Thursday, January 19, 2012

How to Help your Horse Show Photographer

Horse Show Photography can be hard work and with more equine photographers no longer providing services to equine events it may be hard to find a true equine photographer to come to your event.  Why? Most can be explained in this excellent article by Shawn McMillen - Horse Show Photographers Are Facing a Crisis. It explains the reasons for the lack of photographers at events, mainly due to the cost of doing business and the abundant copyright theft.  He was also cheered and jeered in the comments. Most jeers were for the cost of images and prints, so I wonder if they really read the article. Many of the cheers were from fellow photographers or honest customers. As a show manager copyright infringement is out of your control.  You can help deter or report it, educate others, but you can't prevent it.  So what other ways can you keep your photographer to come back?

When I  photograph an event as the official photographer, I make every attempt to photograph every horse. If I did not get a horse, it is usually because the class was large and too short. Of course there other reasons, as needing to do some camera maintenance and an occasional short break.  We work tirelessly, the days can be long and the elements can be unforgiving. In most cases we do not get paid for our time, only for the images we sell.  So when I see numerous others with cameras at events, it can get a little discouraging.  I have no problem with those photographing family members and friends, but those that take photos of almost everyone is different story. What is even more annoying is when they find a place close to you and using the high speed shutter of their camera click, click, click away.  I find it extremely distracting when I am trying to time my shots to get the best image and most appealing placement of the horse's stride.  I was recently photographing a show and because of the nature of the show was ask not to be in the arena and photograph from the stands. No problem, it makes it a little more difficult during rail classes, but doable. Since I am in the stands, I try not to block the spectators view.  At this show, another photographer would stand right above me and click click click. Not only was it distracting for me, but they blocked every one's view behind me which in my opinion was rude.  I stay quiet and out of the way, so many may not even know I was there. As I have always said, the main purpose of a show is to compete and for others to watch. Photographs are just something extra.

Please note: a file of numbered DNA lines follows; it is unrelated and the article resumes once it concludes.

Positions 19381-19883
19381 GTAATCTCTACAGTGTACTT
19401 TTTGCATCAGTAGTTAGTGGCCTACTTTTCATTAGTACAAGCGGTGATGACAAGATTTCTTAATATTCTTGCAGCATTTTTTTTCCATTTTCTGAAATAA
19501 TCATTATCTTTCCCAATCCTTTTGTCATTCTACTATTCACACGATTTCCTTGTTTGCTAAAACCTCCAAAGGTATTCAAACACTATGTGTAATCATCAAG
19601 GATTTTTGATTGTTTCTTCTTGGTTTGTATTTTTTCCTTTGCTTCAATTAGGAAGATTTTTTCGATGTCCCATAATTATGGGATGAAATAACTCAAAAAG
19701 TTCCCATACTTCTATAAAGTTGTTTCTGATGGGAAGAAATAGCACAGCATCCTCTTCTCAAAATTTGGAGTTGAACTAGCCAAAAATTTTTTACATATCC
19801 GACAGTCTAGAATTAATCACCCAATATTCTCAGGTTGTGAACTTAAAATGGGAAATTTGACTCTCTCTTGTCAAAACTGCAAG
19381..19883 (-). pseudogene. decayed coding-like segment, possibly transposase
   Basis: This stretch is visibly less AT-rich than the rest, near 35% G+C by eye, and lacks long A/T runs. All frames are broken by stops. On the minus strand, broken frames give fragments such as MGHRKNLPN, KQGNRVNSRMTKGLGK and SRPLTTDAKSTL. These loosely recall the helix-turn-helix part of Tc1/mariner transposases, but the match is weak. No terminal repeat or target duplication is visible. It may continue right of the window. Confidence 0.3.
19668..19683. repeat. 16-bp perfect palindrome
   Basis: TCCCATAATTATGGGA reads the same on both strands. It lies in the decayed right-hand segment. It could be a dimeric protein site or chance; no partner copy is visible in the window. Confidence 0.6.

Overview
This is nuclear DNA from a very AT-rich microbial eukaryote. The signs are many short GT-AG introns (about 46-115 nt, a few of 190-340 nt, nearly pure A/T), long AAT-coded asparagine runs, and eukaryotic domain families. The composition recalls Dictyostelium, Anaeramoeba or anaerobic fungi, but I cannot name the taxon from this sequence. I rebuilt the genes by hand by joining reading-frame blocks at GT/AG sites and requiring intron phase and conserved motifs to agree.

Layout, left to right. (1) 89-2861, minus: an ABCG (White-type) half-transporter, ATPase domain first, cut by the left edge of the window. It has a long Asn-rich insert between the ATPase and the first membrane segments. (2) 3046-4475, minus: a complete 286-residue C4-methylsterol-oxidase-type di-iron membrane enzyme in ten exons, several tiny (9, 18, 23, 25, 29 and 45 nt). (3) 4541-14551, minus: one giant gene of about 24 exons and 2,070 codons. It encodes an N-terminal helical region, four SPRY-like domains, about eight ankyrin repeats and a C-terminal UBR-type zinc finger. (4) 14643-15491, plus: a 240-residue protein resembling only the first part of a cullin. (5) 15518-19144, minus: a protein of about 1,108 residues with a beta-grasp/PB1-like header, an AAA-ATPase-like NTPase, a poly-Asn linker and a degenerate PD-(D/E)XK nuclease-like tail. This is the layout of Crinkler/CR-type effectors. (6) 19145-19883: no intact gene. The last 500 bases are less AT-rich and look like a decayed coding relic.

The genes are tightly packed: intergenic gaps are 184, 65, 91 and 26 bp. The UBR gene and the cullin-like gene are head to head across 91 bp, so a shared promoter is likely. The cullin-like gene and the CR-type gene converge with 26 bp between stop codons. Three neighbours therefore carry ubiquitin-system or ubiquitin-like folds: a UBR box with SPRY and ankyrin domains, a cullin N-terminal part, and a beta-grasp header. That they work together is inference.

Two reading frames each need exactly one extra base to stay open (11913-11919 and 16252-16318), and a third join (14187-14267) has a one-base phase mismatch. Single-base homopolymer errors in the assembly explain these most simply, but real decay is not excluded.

I have photographed many equestrian events of several different disciplines. Some of them I was asked to be the photographer, others I asked if one was needed. Some of the show manager are great and almost treated me like royalty, but others I can't even the time of day.  Giving me the royal treatment really isn't necessary, but not I really don't like to be cast aside. Either way, we both have the same end  goal which is a successful day.  Letting the exhibitors know where their photos can be seen and purchased is part of the success for both of us. Having professional photographs done at your event gives it an extra special touch and your exhibitors really appreciate it, but if they can't find them it doesn't help anyone.  So if I can't get the info I need or my info isn't made available to the exhibitors, it isn't worth the time to photograph the event.

Trying not to turn this into one big complaint, so will get back to the main purpose of this post.
How can you help your show photographer?  Here are my top ten suggestions.
Before the show
1. List the photographer on your show bill and other marketing pieces. Helps the show and the photographer-see above.
2. Add the photographer to the show website, facebook page and other web-base listings with their link.
3. Give a list of exhibitors name and numbers, ride times and so forth so they can easily identify exhibitors . Some photographers will separate classes or exhibitors into galleries for easy viewing.
4. Provide them with show schedule, classes and if applicable patterns. This will help them plan their day and having patterns will help them find the best spot for the best image.
5. Let them know were they can and cannot go or if you prefer them only use available light and not use flash or strobes.
During the show
6. Announce that there is an official photographer taking photos, Many times when this is announced several will come up to me and make sure I take photos of them or someone else. They also tell me they didn't know I was there until it was announced
7. Offer a place for the photographer to set up a table if needed or get business cards ahead of time and include in registration packets. They may also want a safe place to keep equipment.
8. Inform them of any unlisted breaks or changes in the schedule. That way they know when it is a good time for them to grab some candids, get a requested portrait shot or even take a break.
9. If you see someone else soliciting photos, kindly ask them not to. If they not stop, ask them for a copy of their business liability insurance and tell them it is require to take photos. That should do the trick.
After the show
10. Provide the photographer with email addresses so they can notify them where to find images. Show management can send also this out.  Be sure to copy the photographer when you sent it out, so they know it has been done.